Sep 23

I will respectfully submit that it is in the tenants’ best interest to allow Small Claims Court to hear disputes regarding potentially improperly filed CDC Declarations.

If owners are deprived of their right to challenge the validity of the declaration in civil court, the alternative is the use of the criminal justice system to pursue perjury charges, as contained in the CDC order. Remembering that the Declaration signed by the tenant begins and ends with an acknowledgment of criminal penalties:

I certify under penalty of perjury, pursuant to 28 U.S.C. 1746, that the foregoing are true and correct:

I understand that any false or misleading statements or omissions may result in criminal and civil actions for fines, penalties, damages, or imprisonment.

While on the surface it may appear unlikely law enforcement will get involved,  Wisconsin Statutes Chapter 781 and 783 provide for extraordinary remedies to compel officeholders to comply with the law.

So far my company has received one CDC declaration.  It is from a tenant on SSI (no job to lose or medical expenses to pay).  We have not received a WRAP or Community Advocates assistance application to sign.  So clearly this is at a minimum, defective and likely fraudulent. 

The Law of Unintended Consequences.

Back 20 years ago or so (I show it as April 2001)  Legal Action of Milwaukee successfully argued that properties held in LLCs had to be represented by an attorney in eviction actions.  This was successful at stalling a number of evictions the month or so surrounding the court’s decision, as owners scrambled to hire attorneys.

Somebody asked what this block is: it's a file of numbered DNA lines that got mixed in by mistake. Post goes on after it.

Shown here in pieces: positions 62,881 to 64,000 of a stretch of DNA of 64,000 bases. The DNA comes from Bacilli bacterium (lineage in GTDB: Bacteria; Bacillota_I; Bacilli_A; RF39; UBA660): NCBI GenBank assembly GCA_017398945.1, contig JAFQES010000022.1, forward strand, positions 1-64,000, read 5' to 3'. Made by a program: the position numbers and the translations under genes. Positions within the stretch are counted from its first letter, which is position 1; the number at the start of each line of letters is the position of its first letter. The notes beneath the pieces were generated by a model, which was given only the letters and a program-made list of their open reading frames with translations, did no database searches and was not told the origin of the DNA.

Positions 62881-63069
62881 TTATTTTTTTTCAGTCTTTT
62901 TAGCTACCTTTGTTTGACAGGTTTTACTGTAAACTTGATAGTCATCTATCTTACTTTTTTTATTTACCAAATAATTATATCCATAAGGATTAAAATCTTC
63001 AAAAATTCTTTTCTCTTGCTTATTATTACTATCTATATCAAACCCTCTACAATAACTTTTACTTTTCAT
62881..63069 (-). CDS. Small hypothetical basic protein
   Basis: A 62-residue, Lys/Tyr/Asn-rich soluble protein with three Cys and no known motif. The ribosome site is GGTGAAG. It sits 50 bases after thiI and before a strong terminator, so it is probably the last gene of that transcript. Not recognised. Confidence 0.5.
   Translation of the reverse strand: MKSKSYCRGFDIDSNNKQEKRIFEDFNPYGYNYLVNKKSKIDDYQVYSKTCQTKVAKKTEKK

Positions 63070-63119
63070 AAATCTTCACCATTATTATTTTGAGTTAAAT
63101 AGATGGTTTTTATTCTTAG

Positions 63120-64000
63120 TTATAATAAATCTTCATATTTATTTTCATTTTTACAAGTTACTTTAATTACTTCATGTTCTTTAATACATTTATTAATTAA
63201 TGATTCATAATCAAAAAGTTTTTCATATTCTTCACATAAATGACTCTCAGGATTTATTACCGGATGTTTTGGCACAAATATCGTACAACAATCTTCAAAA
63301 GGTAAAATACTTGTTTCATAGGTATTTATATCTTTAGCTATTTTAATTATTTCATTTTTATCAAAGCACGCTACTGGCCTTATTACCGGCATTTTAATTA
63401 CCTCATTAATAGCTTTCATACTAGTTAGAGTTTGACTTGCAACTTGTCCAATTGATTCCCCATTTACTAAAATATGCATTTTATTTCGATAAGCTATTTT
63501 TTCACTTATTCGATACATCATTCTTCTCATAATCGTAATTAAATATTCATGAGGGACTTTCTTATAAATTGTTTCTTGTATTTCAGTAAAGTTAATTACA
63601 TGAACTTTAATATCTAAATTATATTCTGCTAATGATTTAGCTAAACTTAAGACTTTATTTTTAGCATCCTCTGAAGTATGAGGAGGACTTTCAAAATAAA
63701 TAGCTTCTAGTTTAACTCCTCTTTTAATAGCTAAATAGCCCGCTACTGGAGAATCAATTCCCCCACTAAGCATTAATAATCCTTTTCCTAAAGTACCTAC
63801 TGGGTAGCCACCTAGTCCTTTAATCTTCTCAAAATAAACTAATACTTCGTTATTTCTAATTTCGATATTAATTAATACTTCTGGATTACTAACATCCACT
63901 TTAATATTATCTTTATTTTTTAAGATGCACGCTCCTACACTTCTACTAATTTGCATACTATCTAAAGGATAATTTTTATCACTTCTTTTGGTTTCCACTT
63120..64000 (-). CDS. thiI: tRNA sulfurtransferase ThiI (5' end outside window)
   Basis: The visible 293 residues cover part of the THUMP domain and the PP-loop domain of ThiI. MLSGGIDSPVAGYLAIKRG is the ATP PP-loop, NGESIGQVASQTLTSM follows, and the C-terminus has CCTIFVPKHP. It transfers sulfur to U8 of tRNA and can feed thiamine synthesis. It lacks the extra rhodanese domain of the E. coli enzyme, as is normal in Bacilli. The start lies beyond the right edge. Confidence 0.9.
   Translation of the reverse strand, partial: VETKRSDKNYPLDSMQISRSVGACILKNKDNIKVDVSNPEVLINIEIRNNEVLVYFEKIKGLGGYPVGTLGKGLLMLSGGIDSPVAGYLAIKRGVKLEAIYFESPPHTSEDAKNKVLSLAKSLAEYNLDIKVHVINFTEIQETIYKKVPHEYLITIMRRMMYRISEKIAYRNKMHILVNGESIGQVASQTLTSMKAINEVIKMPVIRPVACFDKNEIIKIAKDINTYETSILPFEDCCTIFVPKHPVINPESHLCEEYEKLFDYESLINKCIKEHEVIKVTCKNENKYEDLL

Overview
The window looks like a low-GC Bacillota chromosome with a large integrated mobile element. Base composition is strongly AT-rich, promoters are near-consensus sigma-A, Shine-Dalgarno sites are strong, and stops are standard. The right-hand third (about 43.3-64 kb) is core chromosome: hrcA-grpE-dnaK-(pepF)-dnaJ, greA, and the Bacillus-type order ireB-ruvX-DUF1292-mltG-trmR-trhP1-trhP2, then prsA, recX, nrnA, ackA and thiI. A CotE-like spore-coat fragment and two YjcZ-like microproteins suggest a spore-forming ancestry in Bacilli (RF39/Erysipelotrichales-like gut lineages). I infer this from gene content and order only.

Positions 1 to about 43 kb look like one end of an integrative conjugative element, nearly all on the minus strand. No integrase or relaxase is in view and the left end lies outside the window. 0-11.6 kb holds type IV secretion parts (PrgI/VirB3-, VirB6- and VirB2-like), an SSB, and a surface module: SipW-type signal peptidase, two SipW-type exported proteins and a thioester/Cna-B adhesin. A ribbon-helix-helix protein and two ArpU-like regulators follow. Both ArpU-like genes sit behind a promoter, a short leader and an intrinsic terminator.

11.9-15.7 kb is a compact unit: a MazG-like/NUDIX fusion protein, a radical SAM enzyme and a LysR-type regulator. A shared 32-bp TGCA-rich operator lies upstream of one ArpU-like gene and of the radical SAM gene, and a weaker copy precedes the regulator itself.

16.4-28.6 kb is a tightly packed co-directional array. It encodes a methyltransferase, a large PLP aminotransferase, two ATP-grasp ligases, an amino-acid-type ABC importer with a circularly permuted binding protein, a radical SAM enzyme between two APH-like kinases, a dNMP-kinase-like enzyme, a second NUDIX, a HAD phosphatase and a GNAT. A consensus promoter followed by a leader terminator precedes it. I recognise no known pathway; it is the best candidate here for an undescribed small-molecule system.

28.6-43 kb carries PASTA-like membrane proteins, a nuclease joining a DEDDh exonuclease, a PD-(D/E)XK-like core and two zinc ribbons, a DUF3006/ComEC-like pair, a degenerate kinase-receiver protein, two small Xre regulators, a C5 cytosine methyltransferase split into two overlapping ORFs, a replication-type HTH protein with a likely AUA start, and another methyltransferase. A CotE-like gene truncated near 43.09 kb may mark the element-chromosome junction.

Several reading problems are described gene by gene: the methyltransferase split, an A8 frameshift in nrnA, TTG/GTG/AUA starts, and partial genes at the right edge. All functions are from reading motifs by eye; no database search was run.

Owners did not want attorneys.  This was an added cost to cases that there was little chance of recovering the unpaid rent, in a fairly low margin industry.

Tenants were harmed by this as the dynamic shifted from unrepresented landlords facing tenants with Legal Aid/Legal Action attorneys, to many landlords being required to have attorneys.  The added cost to the evictions made it harder for owners to work out deals with tenants and ultimately more expensive for the tenant.  

It also often resulted in the owner not being at the hearing, why spend half a day in court if I’m paying a guy in a suit and tie to do it for me, making it less likely a deal would be struck.  In the years prior to the ruling, most owners looked like Monty Hall filling stips and negotiating with tenants.


Even though the law changed a couple of years ago, most impacted owners still use attorneys because this shifted their standard operating procedure to use attorneys. 

Of course, the best course for owners and occupants alike, is for additional rental assistance funding.

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